As results come in from the various presidential primaries, media tend to focus on the popular vote. But primaries are actually a race for delegates. Tim Noah, senior writer for Slate, explains why media have traditionally shied away from number-crunching and why this year may see a new focus on the complicated delegate system.
BROOKE GLADSTONE: On the brink of super-duper Tuesday, the media frantically speculate. Traditionally at this point in the election cycle most parse the primaries for momentum. This is the group Slate senior writer Tim Noah calls “the momentucracy.” But in the absence of the big mo, especially on the Democratic side, the media’s focus has shifted to the wonky work of delegate counting. After all, it’s the count and not the mo that really matters. The candidate who first hits the magic number of delegates, 2,025 for Democrats and 1,191 for Republicans, wins.
Tim Noah calls the delegate counters the “arithmecrats,” and you can see them calculating away throughout the media. He says that back in the old pre-primary days, when party leaders picked delegates in smoke-filled rooms, there was no popular vote for the momentucrats to ponder. TIM NOAH: First you have to remember that the primaries were not the chief determinants in selecting party nominees, really not until 1972. That was the first year when states held primaries that selected the majority of all convention delegates.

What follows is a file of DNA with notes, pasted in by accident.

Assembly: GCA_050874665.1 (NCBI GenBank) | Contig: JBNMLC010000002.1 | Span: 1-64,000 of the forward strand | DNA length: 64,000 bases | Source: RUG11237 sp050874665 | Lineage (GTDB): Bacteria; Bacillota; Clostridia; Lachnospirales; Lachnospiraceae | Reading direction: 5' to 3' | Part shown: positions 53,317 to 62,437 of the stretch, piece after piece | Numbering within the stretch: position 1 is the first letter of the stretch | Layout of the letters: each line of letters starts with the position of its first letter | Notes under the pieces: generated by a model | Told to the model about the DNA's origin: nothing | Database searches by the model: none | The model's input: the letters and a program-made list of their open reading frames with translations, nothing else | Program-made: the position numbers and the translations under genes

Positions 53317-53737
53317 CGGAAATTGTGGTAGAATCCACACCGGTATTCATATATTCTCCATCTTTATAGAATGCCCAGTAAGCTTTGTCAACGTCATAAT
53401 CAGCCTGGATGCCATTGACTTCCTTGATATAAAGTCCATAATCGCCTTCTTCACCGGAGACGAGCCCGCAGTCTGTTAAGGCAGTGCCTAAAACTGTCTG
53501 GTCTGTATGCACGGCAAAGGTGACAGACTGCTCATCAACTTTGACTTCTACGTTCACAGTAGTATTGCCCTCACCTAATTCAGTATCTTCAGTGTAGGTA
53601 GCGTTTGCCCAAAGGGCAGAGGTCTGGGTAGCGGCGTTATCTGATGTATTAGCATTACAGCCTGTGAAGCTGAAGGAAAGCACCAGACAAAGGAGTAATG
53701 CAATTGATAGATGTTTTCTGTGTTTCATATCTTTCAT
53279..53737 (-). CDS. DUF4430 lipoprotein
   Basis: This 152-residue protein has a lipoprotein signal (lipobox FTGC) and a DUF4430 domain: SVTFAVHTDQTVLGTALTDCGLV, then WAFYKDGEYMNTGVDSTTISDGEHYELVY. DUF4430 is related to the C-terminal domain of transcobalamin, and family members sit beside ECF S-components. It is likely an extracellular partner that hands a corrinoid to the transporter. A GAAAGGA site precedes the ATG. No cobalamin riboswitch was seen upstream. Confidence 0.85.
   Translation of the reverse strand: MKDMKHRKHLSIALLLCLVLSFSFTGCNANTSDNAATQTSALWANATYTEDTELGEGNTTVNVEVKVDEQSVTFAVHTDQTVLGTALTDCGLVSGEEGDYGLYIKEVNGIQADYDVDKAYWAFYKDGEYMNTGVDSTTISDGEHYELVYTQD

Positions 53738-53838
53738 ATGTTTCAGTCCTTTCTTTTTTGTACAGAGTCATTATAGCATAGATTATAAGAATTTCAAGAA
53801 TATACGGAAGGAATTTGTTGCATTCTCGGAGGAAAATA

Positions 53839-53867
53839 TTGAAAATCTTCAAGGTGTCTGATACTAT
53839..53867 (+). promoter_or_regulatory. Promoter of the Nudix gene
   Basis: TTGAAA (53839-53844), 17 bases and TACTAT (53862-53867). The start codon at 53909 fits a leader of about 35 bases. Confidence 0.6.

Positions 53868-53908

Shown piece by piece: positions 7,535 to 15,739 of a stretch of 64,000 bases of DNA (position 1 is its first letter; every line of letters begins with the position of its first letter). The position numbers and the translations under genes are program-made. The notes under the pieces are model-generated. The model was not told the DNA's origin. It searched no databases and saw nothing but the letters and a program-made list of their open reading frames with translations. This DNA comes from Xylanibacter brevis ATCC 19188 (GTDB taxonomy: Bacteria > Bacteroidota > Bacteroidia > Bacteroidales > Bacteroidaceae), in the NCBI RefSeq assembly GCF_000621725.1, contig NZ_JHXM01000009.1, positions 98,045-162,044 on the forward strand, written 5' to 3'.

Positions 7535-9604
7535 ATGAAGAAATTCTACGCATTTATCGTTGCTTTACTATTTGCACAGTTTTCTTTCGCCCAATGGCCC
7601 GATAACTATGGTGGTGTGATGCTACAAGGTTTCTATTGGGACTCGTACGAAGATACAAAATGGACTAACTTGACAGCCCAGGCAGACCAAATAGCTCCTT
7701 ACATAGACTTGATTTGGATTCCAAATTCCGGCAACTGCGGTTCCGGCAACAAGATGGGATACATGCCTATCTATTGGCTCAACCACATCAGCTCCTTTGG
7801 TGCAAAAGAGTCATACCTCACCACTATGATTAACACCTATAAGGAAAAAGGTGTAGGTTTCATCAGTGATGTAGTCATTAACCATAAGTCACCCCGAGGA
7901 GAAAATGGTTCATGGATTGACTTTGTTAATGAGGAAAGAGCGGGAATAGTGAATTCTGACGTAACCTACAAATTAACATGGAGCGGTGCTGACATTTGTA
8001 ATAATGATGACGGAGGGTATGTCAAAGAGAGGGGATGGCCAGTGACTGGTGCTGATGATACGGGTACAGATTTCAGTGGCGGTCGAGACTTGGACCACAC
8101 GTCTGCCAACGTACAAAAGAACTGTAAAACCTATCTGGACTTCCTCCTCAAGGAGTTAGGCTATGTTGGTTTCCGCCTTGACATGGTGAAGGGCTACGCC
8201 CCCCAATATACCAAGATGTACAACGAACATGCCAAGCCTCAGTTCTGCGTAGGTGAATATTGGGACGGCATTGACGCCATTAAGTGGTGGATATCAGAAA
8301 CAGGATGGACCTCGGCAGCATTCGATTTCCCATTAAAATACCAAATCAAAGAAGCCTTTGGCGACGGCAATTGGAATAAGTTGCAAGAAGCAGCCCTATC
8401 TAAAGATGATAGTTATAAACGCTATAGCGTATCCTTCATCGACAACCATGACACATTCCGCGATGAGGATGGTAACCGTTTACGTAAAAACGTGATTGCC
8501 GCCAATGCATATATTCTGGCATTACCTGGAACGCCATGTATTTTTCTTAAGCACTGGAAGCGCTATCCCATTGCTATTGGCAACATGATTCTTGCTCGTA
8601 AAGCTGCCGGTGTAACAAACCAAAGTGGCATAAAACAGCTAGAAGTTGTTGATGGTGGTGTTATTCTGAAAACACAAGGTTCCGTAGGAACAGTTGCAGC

As the primaries became more important, they were treated more like the general election in that the various media outlets covering them were tempted to make projections. And eventually the projections actually started designating the nominees.
For example, if you go back to 2004, you will find that George W. Bush called John Kerry to congratulate him on securing the nomination before he had the necessary number of delegates.
Basically, what happens is that the media reaches a point where the momentum is sufficiently well established that they feel they can comfortably guess. But their predictions blur, to some extent, the distinction between predicting an outcome and determining it because, of course, once the press, and also political professionals, create a consensus about who’s going to have the necessary delegate count, that influences subsequent primaries. BROOKE GLADSTONE: The states themselves have embraced the concept of momentum, which is why so many have tried to put their primaries first and in so doing basically invalidate their own delegates. TIM NOAH: Florida is a great example of that. The Republican Party in Florida is congratulating itself for having moved up the primary even though they endured the penalty from the Republican National Committee of losing half of their delegates. Yet the Florida GOP is delighted. Why? Because Florida got to vote when the question of who the nominee was going to be was still up in the air. BROOKE GLADSTONE: But, as you say, this year we've run into a bit of a problem. The momentucrats, as you call them, are left speechless and they can't really point to any snowballing momentum. So some of them, at least, have fallen back on the old-fashioned delegate count that they deemed so unimportant years ago. TIM NOAH: Right. The New York Times, for example, Adam Nagourney wrote a piece the other day saying we're just going to have to count the accumulation of delegates. And it isn't even a question of counting them state by state. It’s a question of counting them Congressional district by Congressional district.